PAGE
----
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Digital soft diplomacy, particularly in its social media dialogue dimension, is the tip of the “digital diplomacy” iceberg.
Our soft diplomacy is aimed notably at promoting France’s image and thus defending our economic, linguistic and cultural interests. It also aims to raise general public awareness of the Ministry’s work. It results from the combined efforts of the Ministry of Foreign Affairs’ central services and diplomatic network.
Soft diplomacy increasingly relies on every aspect of digital technology (applications, websites, social networks, etc.). The social web has become a keystone.
The Ministry of Foreign Affairs was in 1995 one of the first French institution to set up a website. The France Diplomatie website now has close to 1.7 million visitors each month, almost a third of who consult its flagship service: Conseils aux voyageurs (Travellers’ advice).
Since 2008-2009, the Ministry of Foreign Affairs has had a proactive communication policy on social networks. It was, for example, the first French Ministry to create a Twitter account in spring 2009: @francediplo in French and @francediplo_EN in English.
On the social web, diplomacy is no longer merely a matter of State-State relations, but also of State-civil society relations. Social networks allow the Ministry to listen to the general public and dialogue directly with them.
Since October 2012, a weekly question and answer session on Twitter allows users to converse with officials from the Ministry of Foreign Affairs using the #QRdiplo hashtag.
The Ministry of Foreign Affairs has created “France Diplomatie” accounts on several platforms in various languages.
FrancediploTV on Youtube
FrancediploTV on Dailymotion
on Facebook, in French and English
on Google+, in French and English
on Twitter, in French (@francediplo), in English (@francediplo_EN), in Arabic (@francediplo_AR) and in Spanish (@francediplo_ES).
Conseils aux voyageurs in french (Travellers’ advice) on Twitter @ConseilsVoyages
Strengthening dialogue with French and foreign civil society;
Strengthening the “public service” dimension of France Diplomatie and quality of service more generally;
Supporting diplomatic network in terms of digital communication.
Here are a few tangible examples of projects implemented in 2013 under these strategic focuses:
the graphical and ergonomic redesign of the France Diplomacy using responsive web design techniques, in April 2013;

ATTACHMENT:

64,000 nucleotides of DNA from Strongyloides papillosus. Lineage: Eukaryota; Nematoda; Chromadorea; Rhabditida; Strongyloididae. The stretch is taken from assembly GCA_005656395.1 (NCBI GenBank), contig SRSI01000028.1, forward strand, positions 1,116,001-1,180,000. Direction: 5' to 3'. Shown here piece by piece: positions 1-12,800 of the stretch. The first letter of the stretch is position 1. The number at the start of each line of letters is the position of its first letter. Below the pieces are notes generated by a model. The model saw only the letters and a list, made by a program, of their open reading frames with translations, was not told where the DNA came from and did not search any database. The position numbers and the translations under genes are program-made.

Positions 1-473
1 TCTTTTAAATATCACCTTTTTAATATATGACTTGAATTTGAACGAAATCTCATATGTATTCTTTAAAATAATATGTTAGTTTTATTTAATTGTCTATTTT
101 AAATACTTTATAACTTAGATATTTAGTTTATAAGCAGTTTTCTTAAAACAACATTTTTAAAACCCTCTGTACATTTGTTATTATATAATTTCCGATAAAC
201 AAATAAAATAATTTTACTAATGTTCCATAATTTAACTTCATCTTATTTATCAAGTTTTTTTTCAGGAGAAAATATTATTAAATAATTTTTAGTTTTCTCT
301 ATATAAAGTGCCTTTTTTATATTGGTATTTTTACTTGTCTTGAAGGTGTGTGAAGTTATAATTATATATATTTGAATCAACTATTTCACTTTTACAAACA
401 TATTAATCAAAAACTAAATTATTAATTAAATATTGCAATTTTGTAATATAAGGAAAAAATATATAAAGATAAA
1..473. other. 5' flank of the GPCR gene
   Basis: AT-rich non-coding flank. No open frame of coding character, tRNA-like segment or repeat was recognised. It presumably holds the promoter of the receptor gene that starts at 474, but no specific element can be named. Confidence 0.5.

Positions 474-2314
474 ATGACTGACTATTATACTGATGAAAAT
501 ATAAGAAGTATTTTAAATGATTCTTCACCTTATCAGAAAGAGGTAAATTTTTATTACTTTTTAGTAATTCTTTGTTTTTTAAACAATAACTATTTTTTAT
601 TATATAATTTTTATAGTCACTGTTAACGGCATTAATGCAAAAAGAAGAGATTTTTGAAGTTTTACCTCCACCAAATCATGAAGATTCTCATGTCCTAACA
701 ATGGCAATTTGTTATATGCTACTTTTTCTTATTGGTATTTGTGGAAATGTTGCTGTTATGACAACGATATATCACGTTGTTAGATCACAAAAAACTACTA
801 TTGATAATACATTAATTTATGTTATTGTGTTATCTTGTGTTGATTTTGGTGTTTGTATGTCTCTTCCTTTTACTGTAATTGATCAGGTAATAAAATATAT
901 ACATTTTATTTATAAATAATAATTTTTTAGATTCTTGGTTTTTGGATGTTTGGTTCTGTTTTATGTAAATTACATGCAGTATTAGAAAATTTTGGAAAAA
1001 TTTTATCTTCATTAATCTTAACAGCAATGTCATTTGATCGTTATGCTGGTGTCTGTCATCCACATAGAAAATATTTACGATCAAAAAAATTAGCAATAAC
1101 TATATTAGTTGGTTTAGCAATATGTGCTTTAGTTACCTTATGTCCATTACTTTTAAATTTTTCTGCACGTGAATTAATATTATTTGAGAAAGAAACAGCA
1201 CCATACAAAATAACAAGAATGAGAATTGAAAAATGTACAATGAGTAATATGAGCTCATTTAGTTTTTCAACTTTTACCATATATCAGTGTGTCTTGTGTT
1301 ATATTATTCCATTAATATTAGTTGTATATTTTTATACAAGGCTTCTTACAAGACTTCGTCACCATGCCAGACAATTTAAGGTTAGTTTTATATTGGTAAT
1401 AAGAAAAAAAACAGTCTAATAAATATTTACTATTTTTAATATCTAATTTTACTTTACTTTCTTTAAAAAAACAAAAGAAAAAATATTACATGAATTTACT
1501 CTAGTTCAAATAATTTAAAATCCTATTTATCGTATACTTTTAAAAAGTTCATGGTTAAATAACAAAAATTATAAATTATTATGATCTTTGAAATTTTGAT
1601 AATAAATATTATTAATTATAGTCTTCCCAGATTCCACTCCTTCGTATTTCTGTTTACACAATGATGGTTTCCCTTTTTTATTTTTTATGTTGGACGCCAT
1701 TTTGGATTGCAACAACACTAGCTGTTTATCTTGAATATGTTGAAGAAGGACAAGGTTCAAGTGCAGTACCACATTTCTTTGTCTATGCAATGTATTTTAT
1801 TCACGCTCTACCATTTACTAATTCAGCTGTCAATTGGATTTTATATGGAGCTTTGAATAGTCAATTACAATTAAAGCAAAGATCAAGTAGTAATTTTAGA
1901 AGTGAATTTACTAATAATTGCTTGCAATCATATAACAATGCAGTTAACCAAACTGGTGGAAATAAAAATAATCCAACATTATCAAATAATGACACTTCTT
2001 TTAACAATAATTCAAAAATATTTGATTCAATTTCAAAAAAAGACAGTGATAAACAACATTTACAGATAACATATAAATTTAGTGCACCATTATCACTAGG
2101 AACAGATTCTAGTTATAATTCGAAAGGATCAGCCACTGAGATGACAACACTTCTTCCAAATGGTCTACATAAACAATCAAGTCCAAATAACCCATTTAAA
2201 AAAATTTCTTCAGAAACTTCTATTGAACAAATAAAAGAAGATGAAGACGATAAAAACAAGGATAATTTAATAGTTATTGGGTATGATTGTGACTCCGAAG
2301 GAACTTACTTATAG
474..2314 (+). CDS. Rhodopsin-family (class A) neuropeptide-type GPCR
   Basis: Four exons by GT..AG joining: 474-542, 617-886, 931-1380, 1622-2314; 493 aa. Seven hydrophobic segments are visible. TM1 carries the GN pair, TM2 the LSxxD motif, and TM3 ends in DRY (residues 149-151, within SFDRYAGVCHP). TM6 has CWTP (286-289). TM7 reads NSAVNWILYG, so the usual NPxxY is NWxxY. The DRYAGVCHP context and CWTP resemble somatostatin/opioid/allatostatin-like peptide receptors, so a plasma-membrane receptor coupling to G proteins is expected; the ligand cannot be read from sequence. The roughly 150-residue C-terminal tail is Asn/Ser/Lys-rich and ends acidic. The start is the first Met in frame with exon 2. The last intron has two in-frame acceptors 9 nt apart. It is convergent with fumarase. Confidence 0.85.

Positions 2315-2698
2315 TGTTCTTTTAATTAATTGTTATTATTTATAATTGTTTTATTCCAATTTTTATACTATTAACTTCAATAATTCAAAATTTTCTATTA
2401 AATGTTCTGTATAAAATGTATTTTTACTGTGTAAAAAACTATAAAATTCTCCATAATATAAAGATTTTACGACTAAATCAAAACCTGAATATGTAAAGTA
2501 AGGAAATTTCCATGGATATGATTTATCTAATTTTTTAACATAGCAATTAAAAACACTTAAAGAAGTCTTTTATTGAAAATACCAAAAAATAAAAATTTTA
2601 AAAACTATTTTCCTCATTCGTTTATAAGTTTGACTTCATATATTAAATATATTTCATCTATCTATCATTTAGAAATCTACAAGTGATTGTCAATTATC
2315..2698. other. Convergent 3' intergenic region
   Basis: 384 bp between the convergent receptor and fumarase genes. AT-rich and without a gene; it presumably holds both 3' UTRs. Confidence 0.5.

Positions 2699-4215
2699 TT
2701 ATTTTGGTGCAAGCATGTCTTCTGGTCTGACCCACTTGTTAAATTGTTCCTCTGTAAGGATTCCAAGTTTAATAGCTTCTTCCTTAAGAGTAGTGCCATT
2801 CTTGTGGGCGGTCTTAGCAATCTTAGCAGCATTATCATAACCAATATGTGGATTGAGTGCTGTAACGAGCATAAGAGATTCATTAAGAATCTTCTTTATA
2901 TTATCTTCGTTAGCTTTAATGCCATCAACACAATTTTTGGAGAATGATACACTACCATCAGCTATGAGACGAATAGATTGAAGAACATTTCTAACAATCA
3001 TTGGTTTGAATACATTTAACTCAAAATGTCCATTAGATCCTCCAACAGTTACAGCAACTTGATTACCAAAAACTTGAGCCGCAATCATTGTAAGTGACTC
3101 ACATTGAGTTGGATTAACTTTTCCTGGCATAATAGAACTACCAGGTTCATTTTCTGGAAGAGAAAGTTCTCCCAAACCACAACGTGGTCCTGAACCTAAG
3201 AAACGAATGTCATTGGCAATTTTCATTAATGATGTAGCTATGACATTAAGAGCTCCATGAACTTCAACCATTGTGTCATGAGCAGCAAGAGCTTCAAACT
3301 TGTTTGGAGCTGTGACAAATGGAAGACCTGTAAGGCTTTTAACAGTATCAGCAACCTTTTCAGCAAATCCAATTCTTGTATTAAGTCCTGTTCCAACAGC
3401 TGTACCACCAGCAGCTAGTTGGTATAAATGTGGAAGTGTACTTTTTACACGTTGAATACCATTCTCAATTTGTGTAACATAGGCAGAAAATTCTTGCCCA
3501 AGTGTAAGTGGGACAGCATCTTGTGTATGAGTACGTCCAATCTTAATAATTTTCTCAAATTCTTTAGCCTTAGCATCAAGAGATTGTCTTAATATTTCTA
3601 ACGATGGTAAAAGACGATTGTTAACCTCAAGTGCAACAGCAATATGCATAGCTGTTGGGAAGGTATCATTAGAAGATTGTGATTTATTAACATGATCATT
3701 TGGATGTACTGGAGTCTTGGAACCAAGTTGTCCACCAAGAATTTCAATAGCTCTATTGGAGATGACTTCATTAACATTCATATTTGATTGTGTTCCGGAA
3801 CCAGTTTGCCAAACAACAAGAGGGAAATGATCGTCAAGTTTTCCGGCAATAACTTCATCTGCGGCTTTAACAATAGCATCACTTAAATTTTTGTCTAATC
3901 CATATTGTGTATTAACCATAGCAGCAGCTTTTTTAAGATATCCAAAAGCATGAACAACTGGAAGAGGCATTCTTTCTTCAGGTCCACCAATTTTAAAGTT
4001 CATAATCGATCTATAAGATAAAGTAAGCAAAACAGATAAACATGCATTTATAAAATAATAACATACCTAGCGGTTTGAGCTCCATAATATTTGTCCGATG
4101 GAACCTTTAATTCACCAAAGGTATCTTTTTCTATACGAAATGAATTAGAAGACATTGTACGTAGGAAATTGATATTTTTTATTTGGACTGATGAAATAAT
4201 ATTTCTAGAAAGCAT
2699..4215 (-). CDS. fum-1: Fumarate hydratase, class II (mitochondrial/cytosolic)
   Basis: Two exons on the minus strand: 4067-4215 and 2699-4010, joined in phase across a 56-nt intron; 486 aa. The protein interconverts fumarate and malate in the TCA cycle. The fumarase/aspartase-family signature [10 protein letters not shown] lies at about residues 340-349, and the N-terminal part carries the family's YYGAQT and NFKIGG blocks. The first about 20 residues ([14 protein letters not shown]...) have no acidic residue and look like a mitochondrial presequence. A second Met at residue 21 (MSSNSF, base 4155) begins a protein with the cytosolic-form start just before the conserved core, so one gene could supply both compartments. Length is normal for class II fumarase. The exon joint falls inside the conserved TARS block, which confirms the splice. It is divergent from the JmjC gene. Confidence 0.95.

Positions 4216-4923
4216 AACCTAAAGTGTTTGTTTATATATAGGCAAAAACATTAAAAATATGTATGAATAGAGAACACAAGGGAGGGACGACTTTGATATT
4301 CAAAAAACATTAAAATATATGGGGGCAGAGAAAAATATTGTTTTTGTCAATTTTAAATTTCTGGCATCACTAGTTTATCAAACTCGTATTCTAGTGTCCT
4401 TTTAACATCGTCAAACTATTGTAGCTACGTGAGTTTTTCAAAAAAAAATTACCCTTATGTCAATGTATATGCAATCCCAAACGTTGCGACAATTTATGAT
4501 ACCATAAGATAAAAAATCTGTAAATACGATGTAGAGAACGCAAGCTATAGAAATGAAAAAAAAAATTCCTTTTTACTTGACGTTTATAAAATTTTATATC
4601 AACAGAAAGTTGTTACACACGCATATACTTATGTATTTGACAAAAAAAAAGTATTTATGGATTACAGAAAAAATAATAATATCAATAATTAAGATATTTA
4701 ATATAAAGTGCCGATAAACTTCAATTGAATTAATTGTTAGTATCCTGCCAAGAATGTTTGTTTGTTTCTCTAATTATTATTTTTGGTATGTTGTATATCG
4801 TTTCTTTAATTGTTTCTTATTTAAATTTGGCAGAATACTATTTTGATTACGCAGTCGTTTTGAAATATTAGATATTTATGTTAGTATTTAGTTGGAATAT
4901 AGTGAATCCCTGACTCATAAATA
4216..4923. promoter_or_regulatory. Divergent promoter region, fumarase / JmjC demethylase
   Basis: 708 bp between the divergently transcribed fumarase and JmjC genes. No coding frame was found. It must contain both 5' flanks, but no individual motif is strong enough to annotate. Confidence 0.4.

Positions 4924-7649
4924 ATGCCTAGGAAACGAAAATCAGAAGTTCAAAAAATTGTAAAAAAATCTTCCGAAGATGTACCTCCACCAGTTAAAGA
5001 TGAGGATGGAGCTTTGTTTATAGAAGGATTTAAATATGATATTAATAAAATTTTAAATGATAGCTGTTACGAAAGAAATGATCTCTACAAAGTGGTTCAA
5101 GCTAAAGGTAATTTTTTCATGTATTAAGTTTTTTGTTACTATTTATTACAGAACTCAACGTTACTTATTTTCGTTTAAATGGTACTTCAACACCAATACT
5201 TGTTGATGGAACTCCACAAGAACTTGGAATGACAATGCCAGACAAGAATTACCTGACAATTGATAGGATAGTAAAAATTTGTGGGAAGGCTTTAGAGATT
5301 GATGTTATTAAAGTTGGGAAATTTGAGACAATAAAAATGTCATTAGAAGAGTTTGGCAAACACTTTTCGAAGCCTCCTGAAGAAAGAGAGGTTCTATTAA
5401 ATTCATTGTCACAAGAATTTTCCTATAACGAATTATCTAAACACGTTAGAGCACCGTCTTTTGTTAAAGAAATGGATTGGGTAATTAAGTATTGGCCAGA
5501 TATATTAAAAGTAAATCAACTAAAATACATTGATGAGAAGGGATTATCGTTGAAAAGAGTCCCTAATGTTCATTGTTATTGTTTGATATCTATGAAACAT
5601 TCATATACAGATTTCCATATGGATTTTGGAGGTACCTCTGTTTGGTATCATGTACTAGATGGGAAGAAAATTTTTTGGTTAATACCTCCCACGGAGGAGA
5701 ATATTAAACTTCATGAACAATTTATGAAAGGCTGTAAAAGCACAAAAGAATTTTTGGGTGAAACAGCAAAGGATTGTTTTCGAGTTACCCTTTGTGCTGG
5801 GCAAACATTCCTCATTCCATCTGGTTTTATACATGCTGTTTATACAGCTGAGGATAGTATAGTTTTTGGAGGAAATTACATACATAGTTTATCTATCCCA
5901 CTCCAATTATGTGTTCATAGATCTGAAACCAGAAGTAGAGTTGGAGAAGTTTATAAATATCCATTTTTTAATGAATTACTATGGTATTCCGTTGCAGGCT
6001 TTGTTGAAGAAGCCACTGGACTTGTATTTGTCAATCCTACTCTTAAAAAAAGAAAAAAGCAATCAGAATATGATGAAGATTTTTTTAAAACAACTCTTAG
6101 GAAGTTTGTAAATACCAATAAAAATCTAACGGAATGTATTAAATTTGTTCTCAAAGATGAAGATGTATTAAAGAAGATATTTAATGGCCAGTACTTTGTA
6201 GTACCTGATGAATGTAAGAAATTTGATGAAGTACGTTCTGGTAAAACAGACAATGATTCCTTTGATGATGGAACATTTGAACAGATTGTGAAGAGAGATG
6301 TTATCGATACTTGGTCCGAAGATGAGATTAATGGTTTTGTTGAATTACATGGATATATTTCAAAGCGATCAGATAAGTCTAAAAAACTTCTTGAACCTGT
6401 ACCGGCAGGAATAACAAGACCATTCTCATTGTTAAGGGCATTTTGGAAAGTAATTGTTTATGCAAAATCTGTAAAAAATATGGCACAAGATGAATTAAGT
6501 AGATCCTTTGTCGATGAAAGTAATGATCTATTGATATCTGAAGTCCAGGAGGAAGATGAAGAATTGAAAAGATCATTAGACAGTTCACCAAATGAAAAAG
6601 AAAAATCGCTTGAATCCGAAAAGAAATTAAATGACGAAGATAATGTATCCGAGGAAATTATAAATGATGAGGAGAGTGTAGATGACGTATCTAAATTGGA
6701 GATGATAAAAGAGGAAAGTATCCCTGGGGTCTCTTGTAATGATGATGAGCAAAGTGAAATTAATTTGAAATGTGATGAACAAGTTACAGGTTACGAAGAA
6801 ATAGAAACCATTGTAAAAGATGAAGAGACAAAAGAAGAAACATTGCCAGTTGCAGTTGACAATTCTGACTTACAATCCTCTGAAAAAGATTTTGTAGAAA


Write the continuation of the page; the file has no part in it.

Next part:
the editorial redesign of the whole site;
the planned creation of a Twitter account to centralize the Ministry’s job offers;
the emphasis on the creation of infographics;
the development of digital publications;
the creation of new foreign language accounts on Twitter and Facebook;
the development of new practical services;
the graphical and ergonomic design of the website template provided to the diplomatic network, planned by early 2014.
More than 265 French diplomatic posts have a website, communicating in some 15 languages in total.
Nearly 100 French embassies and consulates use social networks. They mainly use Twitter and Facebook, but they are capable of adapting to the most widespread local usages and platforms. France’s Embassy to China, for example, uses the Weibo platform.
The Ministry of Foreign Affairs’ digital soft diplomacy strategy includes the diplomatic network in its main development focuses:
The Ministry provides its diplomatic network with numerous tools and services, including editorial support, templates for embassy and consulate websites, hosting solutions, telephone and online assistance, and tutorials. This support concerns both their institutional website communication and social networks.
Since 2011, the Ministry of Foreign Affairs has implemented a social web training programme for all diplomats newly posted abroad. Refresher courses are also provided, in the framework of the Diplomatic and Consular Institute (IDC).
Directory of French embassies, consulates and permanent representations on social networks
e-diplomacy Hub, the AFP tool to monitor the Twitter activity of the different diplomatic networks in real time
Updated : November 2013